I’m a good speaker. Evaluations tell me so. Clients who rehire me year after year tell me so. Clients who remember what they heard in my sessions from 5, 10, 20 years ago tell me so. But I’ve just recently learned the key to delivering the best presentation ever.
Present after a bad speaker.
There is nothing so appreciated by an audience than when a good speaker speaks energetically, passionately, meaningfully, after a boring, self-centered, ill-prepared one.
What you don’t want to do, of course, is be that bad speaker. Whether you’re an executive, board member, book author (self-published or real), or formerly-important-person-now-making-a-living-by-telling-groups-what-used-to-be-important-to-know, believe me, you don’t want to be that bad speaker. Here’s how to avoid being the gift to the one who follows you:
Update your information. The speaker I heard recently (who I blessedly followed) used examples from CEOs who are no longer CEOs except she didn’t know that, or at least spoke like they were currently in that position. Maybe instead of update your information, this tip should be honor your audience with relevance.
Enough about you. Maybe I’m just jealous. But when you mention your former title more than six times in a 60 minute presentation, I think you’re resting on what used to be. Doesn’t matter if you climbed a mountain, managed the White House, or beat Mickey Mantle. If you have to keep saying (over and over and over), “When I beat Micky Mantle…” I’m thinking you have nothing current to say.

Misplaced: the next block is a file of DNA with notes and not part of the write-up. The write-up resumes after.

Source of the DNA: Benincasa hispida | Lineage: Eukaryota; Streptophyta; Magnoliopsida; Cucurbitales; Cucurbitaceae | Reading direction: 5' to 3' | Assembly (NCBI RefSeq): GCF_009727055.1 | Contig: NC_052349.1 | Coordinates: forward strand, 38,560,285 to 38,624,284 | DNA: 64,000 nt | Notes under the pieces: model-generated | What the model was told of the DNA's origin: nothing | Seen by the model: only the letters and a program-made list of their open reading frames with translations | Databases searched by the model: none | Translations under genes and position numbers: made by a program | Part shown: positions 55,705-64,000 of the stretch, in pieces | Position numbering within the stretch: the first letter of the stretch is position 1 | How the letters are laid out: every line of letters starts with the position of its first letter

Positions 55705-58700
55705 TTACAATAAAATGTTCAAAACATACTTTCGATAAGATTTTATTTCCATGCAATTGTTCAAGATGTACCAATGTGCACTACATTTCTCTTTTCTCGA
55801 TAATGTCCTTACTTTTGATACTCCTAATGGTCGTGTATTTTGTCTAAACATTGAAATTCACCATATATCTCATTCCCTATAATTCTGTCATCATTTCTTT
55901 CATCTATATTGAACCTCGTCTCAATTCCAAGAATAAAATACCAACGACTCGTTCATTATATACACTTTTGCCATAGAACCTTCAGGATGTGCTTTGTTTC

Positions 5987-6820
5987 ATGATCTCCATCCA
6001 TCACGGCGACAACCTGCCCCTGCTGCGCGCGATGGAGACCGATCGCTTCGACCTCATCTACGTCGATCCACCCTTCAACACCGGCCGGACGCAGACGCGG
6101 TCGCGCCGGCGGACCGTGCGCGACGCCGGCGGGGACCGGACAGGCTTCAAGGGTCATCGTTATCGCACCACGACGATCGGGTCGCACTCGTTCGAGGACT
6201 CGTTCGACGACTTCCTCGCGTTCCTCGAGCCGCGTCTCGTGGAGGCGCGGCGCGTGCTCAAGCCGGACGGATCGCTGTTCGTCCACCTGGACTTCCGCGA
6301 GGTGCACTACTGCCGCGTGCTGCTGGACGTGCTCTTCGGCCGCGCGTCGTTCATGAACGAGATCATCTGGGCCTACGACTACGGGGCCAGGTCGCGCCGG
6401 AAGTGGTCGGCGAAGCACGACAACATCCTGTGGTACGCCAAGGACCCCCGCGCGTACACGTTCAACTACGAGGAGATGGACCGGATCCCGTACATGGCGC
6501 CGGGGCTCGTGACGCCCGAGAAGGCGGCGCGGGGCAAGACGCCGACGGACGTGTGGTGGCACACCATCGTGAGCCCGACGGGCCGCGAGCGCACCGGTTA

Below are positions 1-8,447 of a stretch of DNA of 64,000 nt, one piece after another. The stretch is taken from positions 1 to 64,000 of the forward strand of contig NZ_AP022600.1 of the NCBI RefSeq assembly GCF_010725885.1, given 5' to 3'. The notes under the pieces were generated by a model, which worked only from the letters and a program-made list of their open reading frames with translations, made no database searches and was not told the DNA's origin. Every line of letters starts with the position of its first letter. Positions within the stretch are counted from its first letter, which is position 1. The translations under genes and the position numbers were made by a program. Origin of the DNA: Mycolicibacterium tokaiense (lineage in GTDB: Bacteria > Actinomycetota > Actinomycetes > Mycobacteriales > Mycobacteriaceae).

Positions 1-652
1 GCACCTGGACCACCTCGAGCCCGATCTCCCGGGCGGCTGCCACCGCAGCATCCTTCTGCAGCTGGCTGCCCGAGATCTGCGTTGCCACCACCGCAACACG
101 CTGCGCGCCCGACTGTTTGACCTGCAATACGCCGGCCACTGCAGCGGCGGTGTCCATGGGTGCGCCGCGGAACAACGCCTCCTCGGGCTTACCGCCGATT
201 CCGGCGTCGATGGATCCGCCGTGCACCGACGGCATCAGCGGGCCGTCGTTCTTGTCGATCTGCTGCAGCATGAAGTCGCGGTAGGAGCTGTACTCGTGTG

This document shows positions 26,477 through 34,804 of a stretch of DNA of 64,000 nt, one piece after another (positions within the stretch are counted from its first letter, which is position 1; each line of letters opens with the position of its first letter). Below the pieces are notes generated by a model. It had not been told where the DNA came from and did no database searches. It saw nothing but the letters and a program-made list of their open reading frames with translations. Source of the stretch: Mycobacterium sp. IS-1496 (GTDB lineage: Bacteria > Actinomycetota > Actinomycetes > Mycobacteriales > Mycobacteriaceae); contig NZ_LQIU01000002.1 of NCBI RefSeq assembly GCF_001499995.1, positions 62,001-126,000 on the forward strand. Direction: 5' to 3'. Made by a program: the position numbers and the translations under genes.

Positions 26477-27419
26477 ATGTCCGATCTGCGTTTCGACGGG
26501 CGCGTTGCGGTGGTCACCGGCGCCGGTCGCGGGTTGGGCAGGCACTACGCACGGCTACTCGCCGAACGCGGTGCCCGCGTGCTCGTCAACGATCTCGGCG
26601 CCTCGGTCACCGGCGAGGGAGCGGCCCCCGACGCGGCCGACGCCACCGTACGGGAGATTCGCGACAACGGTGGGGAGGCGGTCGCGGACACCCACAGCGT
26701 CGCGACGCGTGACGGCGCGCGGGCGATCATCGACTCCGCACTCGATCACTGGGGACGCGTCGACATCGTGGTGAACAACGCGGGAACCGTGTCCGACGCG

Know when to stop. Dale Carnegie said, “No one ever shot a speaker who ended early.” No matter how brilliant you truly are, when your time is up, it’s up. The meeting planner has other things planned like a break, another session, a meal.Unless you ask – and receive approval – from the organizer and the group itself, stick to your alloted time. It is not enough to say, “I know I’ve run a bit over but are there any questions?” It would be oh so much kinder if, instead, you ended on time and said, “I’m happy to stay to take questions during your next break.”
Get professional help. Your slide deck should enhance your presentation not be it. Reading from your slides when your audience can, or reading them because you have so many words on them that your audience can’t, isn’t compelling. Start with Garr Reynold’s Presentation Zen blog and book. Do yourself and your audience a favor.
But if you aren’t going to do any of these things, do me a favor, and present before I do.